Margaret Fell

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Standard Name: Fell, Margaret
Birth Name: Margaret Askew
Married Name: Margaret Fell
Married Name: Margaret Fox
Pseudonym: M.F.
Indexed Name: Margaret Askew Fell Fox
MF was the most prolific, as well as one of the most influential, Quaker writers. She wrote letters; her single-volume collected works contained forty-five tracts, nearly all written in the 1650s and 1660s. They appeared either anonymously, or collaboratively, most frequently bearing her initials, or occasionally her name. Ranging in size from leaflets to volumes, they represent thirteen per cent of all publications by Quaker women between 1641 and 1700.
Kunze, Bonnelyn Young. Margaret Fell and the Rise of Quakerism. Macmillan, 1994.
211, 131
Some are undated. One of MF 's printers was Mary Westwood .
Bell, Maureen. A Dictionary of Women in the London Book Trade, 1540-1730. Loughborough University of Technology, 1983.
OCLC WorldCat.
She was less revolutionary in her opinions than some other Quaker women writers.

Connections

Connections Sort descending Author name Excerpt
Cultural formation Mary Fisher
It is not known whether she belonged to the Church of England or some other sect before she joined the Society of Friends (in earlier 1652, along with her employers).
Peters, Kate. Print Culture and the Early Quakers. Cambridge University Press, 2005.
37
Her early conversion to...
Family and Intimate relationships Anne Askew
AA 's parents were ancestors of Margaret Fell .
Blain, Virginia, Patricia Clements, and Isobel Grundy, editors. The Feminist Companion to Literature in English: Women Writers from the Middle Ages to the Present. Yale University Press; Batsford, 1990.
Intertextuality and Influence Caryl Churchill
The play takes place in the period immediately following Charles I 's defeat by Cromwell , when for a short time . . . anything seemed possible.
Churchill, Caryl. Light Shining in Buckinghamshire. Pluto Press, 1978.
prelims
Critics have recognised Churchill's debt to Christopher Hill
Literary responses Mary Bosanquet Fletcher
John Wesley responded by invoking what has later been called exceptionalism. He agreed that Mary Bosanquet had an Extraordinary Call, such as Saint Paul himself had recognised when he permitted women to speak at Corinth...
Occupation Mary Fisher
The six months that she and her woman companion spent in Barbados were fruitful. By their preaching and their behaviour they convinced (that is converted) many people, including John Rous , son of a wealthy...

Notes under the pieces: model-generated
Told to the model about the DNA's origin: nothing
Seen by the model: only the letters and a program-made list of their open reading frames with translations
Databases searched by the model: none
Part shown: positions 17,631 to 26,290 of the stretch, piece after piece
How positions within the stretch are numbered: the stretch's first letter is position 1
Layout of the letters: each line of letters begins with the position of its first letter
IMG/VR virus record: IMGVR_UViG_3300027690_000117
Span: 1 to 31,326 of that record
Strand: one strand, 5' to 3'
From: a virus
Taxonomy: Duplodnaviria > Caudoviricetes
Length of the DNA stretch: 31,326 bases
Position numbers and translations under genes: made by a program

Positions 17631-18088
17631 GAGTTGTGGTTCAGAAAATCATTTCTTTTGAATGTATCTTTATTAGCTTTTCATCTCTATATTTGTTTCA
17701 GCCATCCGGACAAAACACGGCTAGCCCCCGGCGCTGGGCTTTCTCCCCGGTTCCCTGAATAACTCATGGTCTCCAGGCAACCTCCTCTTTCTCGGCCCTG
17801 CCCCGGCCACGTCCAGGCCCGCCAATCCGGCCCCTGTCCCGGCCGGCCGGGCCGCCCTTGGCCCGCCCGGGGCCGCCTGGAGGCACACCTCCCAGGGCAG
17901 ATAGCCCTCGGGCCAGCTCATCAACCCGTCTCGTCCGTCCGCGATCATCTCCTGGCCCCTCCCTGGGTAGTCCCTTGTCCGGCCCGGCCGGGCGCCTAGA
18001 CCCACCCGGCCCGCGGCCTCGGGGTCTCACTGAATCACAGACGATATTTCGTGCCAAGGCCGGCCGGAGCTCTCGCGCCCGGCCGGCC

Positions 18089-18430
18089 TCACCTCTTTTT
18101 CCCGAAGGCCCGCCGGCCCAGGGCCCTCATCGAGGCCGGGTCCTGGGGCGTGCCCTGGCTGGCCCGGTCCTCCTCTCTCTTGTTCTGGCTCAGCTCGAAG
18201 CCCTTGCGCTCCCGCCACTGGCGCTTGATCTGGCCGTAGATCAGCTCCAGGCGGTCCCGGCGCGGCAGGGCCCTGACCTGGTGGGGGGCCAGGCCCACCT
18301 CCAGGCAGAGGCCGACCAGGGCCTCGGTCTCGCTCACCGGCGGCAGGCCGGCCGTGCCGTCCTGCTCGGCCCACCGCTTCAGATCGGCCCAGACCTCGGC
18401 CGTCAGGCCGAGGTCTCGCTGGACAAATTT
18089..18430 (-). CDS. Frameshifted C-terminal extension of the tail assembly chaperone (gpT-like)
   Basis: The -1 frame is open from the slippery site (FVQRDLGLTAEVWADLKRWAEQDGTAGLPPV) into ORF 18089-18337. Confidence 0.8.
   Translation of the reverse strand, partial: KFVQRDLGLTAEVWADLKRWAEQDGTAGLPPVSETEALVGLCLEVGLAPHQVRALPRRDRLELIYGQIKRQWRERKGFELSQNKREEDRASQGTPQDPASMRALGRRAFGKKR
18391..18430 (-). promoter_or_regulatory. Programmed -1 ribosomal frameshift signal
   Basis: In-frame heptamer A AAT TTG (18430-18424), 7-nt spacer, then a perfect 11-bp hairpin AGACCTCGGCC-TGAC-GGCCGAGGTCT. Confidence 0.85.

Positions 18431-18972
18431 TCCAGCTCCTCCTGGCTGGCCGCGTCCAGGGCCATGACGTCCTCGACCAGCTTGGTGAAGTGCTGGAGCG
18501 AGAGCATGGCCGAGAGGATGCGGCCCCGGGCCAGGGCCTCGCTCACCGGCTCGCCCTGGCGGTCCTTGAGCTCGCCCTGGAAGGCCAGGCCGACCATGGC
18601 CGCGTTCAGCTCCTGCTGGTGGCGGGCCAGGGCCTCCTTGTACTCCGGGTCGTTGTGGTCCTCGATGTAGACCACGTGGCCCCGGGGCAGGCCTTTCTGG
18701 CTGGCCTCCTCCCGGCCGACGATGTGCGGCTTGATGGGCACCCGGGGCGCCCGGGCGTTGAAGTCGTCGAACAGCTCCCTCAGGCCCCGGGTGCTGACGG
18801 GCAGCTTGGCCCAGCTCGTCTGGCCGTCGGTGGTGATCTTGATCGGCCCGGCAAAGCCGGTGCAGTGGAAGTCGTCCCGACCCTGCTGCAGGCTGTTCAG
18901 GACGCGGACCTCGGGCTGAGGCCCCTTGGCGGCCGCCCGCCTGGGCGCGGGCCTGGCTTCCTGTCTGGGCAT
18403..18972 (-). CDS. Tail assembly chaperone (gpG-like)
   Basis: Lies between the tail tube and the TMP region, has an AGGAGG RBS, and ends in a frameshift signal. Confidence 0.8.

politics Doreen Wallace
DW 's anti-tithing campaign put her in the tradition of seventeenth-century writers like Mary Cary , Margaret Fell , and innumerable others; but whereas they condemned the Church of England for doctrinal reasons and in...
Author summary Rebecca Travers
RT (with ten titles of her own, besides contributions to joint works) was said to be the most prolific Quaker pamphleteer, theologist, and polemicist of the Restoration period after Margaret Fell .
Kunze, Bonnelyn Young. Margaret Fell and the Rise of Quakerism. Macmillan, 1994.
131
Matthew, Henry Colin Gray, Brian Harrison, and Lawrence Goldman, editors. Oxford Dictionary of National Biography.
Author summary Dorothy White
DW was one of the most prolific of the seventeenth-century Quaker women pamphleteers (with twenty texts), apart from the more famous Margaret Fell (whose texts are on average longer than hers). She was an incisive...
Textual Features Anna Maria Hall
The novel is set in seventeenth-century England, during the time of Cromwell's protectorate.
Keane, Maureen. Mrs. S.C. Hall: A Literary Biography. Colin Smythe, 1997.
145
Sutherland, John. The Stanford Companion to Victorian Fiction. Stanford University Press, 1989.
Cromwell , Lord Protector, appears as a character.
Hall, Anna Maria. The Buccaneer. R. Bentley, 1840.
66
Stephen, Sir Leslie, and Sidney Lee, editors. The Dictionary of National Biography. Smith, Elder, 1908.
The Buccaneer, the son of a royalist clergyman and his young...
Textual Production Anne Audland
AA wrote to Margaret Fell from Banbury calling her My dear and precious sister in whom my life is bound up . . . . My heart is open into thy bosom.
Mack, Phyllis. Visionary Women: Ecstatic Prophecy in Seventeenth-Century England. University of California Press, 1992.
153-4 and n68
Textual Production Elizabeth Hooton
Through the letters that she wrote from prison in 1652, and of which she kept archived copies, EH helped (together with Margaret Fell , who became keeping copies at the same time) to set what...
Textual Production Dorothy White
Following Priscilla Cotton but preceding Margaret Fell , DW defended women's preaching in A Call from God Out of Egypt, by His Son Christ the Light of Life, which is partly in verse (a...
Theme or Topic Treated in Text Mary Ann Kelty
She had already issued, in 1840, Early Days in the Society of Friends: exemplifying the obedience of faith, in some of its first members, a work focussing on George Fox . By primitive in...
Theme or Topic Treated in Text Maude Royden
The book opens with a chapter called The Universal Subordination of Women, which sets out MR 's contention that sexual inequality has been fundamental to the great civilisations known to history. A candid study...
Travel Mary Penington
MP travelled through Kent, past Gravesend to The Downs, with her husband , her daughter Gulielma or Gully, and Margaret Fox (formerly Fell) , to see George Fox off on a preaching voyage.
Fox...

Timeline

July 1659
A women's petition to parliament was headed by the names of Margaret Fell and her daughters and signed with 7,000 names.
1694-1706
Quaker printer Tace Sowle produced three volumes of the works of George Fox (Quaker pioneer, husband of Margaret Fell ): his Journal, Epistles, and Gospel-Truth Demonstrated.